POLK CITY, IOWA — Iowans looking to escape the heat this week are being greeted by warnings at nearly a dozen state beaches saying “swimming not recommended” or “swimming discouraged” due to high levels of E. coli in the water.

“Routine water quality monitoring is conducted at all of the State Park beaches and many locally managed beaches in Iowa,” says the Iowa DNR Beach Advisory website, “In order to help protect the health of those wishing to recreate at the beaches, the Iowa Department of Natural Resources works with various public health and management agencies throughout the state to inform the public of the most current water quality conditions.”

At Big Creek State Park Beach, some patrons were not aware of the “swimming not recommended,” advisory.

“I was really shocked when we drove up, thought there would not be a lot of people up here today and kind of one of the reasons I came up,” said Rick Thompson of Ankeny, “Come to find out that it’s levels are a little high, so I’m not too concerned about it,  it said it’s recommended you not  swim, but they didn’t recommend you couldn’t swim either.”

At Big Creek Marina next door owner Mark Crawford has seen the E. coli rise and fall before.

“You know will have a spike in the E. coli, it’s usually after a flushing rain and it will go up are usually a little bit of time and then it goes right back down,” said Crawford.  “We’ve had a couple weeks where we had some heavy rain in so it’s is shot up.”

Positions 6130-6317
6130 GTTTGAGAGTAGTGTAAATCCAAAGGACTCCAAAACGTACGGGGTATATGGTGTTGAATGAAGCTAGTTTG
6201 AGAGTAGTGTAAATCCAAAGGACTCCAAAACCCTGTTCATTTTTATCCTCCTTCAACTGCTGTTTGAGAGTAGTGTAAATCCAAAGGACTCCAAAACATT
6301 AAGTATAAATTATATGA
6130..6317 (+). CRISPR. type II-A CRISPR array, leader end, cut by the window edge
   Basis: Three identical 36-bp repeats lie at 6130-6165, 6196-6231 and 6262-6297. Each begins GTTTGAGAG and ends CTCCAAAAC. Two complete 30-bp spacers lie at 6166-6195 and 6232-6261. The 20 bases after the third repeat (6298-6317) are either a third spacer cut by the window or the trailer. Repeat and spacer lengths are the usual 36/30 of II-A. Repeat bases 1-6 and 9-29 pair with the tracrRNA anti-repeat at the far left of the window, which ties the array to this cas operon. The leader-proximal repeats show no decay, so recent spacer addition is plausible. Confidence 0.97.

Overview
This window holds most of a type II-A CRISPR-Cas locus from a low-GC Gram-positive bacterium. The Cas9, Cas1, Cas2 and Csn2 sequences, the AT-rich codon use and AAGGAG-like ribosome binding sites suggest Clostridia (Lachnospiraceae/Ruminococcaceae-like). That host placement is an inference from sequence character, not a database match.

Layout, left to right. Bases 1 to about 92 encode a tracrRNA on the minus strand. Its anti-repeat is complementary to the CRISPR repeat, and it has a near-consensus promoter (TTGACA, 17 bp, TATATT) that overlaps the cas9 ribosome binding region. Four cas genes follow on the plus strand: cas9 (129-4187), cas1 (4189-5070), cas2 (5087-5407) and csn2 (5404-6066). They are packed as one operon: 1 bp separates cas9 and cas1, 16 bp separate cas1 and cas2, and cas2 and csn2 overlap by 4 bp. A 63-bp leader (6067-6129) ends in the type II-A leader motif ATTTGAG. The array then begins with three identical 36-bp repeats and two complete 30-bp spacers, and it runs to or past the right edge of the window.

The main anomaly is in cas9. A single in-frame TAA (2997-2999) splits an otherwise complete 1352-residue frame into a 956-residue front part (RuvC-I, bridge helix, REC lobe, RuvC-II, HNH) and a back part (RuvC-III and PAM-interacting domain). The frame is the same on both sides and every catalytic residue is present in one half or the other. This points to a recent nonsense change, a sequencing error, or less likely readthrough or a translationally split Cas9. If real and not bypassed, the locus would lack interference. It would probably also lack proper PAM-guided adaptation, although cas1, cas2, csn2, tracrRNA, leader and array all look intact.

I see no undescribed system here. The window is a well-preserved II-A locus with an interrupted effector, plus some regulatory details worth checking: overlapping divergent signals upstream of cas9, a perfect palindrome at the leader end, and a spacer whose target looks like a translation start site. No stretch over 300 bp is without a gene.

Crawford said he expect after testing on Tuesday, the level will go down and swimming will be okay again.

Based on the DNR’s Beach Monitoring, swimming is not recommended at the following beaches:

  • Backbone Beach, Backbone State Park
  • Beed’s Lake Beach, Beed’s Lake State Park
  • Black Hawk Beach, Black Hawk State Park
  • Big Creek Beach, Big Creek State Park
  • Emerson Bay Beach, Emerson Bay State Recreation Area
  • Geode Lake Beach, Geode State Park
  • George Wyth Beach, George Wyth Memorial State Park
  • Green Valley Beach, Green Valley State Park
  • Lake Darling Beach, Lake Darling State Park
  • Pine Lake South Beach, Pine Lake State Park
  • Prairie Rose Beach, Prairie Rose State Park

The DNR has also closed the beach at Lake of Three Fires State Park because a Missouri resident, who has since died, was likely infected with a brain-eating amoeba while swimming in the lake.